Latex allergy cases are costly to workers’ comp

Allergic workers awarded total disability

Latex allergy may be emerging as one of the higher-cost employee health risks in hospitals. A New Jersey plaintiff’s lawyer analyzed workers’ compensation adjudications for the past four years and found a trend of increasing disability awards.

"The financial cost is beginning to soar," says Jon L. Gelman, an attorney in Wayne, NJ, and author of the text Workers’ Compensation Law. "The trend lines are dramatic in the last four years. All these cases are starting to be adjudicated. That alone will be a wake-up call for hospitals to have a safer environment," Gelman predicts.

Gelman found 30 latex-related workers’ compensation cases in 13 states. In 21 (70%) of the cases, workers were granted compensation, at times including total and permanent disability.1

"The compensation benefits, remarkably, were extensive," says Gelman. "The benefits awarded to plaintiffs were the same type of benefits you would see awarded in catastrophic disease claims."

Gelman reported that cases seemed to be clustered in certain states, such as Wisconsin, New York, Texas, Virginia, and South Dakota.

"Both Wisconsin and New York have dramatically demonstrated that a claim for latex sensitivity is extremely serious in nature and is indeed compensable," he wrote in Update on the Law newsletter. "A significant percentage of the claims resulted in the awarding of total and permanent disability benefits to the claimant."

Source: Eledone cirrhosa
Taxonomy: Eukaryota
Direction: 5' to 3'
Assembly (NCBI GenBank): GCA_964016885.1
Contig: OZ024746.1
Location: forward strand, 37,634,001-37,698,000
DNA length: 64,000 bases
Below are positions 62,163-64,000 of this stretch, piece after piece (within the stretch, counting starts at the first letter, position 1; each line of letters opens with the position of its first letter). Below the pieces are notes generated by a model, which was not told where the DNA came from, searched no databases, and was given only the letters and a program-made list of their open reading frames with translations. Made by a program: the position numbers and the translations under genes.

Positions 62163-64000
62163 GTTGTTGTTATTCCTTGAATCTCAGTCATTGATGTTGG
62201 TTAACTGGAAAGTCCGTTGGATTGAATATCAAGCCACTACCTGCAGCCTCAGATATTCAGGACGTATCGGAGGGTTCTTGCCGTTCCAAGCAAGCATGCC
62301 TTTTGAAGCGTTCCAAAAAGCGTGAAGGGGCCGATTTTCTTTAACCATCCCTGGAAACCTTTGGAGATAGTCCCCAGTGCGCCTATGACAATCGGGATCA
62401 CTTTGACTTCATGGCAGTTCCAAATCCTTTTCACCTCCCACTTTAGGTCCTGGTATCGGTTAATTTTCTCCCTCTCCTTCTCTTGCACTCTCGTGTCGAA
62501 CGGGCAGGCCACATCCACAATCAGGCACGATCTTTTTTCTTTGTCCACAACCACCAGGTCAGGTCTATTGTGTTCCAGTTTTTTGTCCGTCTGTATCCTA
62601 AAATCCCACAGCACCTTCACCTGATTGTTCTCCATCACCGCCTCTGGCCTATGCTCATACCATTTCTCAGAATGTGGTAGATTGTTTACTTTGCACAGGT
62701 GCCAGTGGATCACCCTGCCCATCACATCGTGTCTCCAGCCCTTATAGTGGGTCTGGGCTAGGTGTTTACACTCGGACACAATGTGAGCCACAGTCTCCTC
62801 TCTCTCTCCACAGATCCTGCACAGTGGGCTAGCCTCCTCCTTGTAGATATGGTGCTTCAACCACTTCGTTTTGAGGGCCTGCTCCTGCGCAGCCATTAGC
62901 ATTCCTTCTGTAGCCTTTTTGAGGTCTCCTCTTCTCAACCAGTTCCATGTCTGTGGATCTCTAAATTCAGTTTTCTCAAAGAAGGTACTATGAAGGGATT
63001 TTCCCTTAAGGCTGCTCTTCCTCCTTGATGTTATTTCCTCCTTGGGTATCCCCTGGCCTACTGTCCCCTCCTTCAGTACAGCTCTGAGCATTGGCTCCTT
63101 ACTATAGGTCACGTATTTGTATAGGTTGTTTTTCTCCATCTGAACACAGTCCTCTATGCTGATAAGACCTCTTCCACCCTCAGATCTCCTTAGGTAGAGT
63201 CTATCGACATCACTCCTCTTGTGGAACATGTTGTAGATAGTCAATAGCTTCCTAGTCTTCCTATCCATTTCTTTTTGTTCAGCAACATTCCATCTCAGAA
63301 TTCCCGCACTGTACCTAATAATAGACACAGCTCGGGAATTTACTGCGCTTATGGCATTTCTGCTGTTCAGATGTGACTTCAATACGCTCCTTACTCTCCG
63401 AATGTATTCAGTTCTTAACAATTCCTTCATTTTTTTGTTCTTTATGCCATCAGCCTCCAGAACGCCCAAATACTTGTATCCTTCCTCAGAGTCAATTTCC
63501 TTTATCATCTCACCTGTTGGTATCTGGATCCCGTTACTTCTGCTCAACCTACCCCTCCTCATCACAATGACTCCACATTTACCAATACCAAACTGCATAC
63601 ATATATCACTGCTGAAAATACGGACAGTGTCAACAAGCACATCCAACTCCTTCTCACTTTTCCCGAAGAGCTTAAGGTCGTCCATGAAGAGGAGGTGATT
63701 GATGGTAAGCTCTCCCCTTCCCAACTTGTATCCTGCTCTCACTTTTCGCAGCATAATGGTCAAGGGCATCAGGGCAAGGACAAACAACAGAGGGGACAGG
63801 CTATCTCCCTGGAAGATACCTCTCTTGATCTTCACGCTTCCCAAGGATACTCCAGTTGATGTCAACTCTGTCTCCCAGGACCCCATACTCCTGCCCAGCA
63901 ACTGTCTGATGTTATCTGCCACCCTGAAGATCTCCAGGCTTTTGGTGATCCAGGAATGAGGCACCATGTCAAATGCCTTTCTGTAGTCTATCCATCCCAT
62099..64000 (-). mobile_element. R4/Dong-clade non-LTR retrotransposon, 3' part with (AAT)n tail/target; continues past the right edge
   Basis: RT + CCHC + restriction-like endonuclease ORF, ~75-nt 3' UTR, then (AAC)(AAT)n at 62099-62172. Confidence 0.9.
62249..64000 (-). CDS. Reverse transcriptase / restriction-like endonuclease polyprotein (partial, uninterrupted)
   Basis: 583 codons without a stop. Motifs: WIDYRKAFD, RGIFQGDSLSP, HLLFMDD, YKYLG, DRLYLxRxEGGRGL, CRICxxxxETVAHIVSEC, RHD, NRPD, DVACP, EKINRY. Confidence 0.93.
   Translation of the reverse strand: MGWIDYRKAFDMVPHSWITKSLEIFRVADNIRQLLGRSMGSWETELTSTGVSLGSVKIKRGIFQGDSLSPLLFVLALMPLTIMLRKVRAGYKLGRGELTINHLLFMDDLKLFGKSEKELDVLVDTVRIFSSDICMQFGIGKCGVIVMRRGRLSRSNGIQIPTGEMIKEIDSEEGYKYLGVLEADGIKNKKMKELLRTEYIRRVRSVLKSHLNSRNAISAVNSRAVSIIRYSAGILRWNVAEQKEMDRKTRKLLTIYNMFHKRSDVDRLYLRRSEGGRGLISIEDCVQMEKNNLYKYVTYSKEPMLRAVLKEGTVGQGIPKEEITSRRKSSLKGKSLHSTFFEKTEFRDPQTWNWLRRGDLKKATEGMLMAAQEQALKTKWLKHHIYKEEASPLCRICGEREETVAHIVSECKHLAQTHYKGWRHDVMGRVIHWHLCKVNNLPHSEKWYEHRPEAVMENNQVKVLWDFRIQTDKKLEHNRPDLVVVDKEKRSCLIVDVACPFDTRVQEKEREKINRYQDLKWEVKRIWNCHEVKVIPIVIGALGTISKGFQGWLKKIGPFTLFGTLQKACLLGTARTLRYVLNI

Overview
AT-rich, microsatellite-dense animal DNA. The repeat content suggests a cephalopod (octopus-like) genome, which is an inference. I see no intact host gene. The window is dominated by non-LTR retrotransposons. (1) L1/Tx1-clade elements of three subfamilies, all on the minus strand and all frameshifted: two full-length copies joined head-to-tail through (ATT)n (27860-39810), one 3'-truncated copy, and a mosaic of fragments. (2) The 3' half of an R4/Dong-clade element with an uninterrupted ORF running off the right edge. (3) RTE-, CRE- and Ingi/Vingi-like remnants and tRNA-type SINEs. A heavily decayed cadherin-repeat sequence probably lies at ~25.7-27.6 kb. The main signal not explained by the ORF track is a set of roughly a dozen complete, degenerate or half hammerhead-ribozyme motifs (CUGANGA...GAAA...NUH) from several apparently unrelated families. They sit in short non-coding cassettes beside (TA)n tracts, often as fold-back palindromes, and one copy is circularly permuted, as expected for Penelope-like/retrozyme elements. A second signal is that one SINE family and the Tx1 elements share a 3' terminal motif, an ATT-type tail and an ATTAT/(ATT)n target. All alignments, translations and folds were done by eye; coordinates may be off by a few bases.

In a 1996 Wisconsin case, a nurse who wore latex surgical gloves and made frequent glove changes developed respiratory symptoms related to latex allergy. She asserted that she couldn’t obtain regular, continuous employment anywhere, and an administrative law judge agreed that she was permanently and totally disabled (McMillan v. County Milwaukee, 1996 WL 98882).

In Montana, a hospital nurse’s aide was hospitalized due to a severe allergic reaction to latex gloves. A workers’ compensation court declared her to be totally and permanently disabled and indicated the need for some housing adaptations to accommodate her allergy (Daniels v. Kalispell Regional Hospital, WL 109850). Many household products, including some types of carpeting, contain latex.

"Home modifications cost thousands and thousands of dollars," says Gelman. "You either modify a house or you have to find a new house for them."

Reference

1. Gelman JL. United States workers’ compensation programs are becoming sensitized to latex. Update on the Law 1999; 21.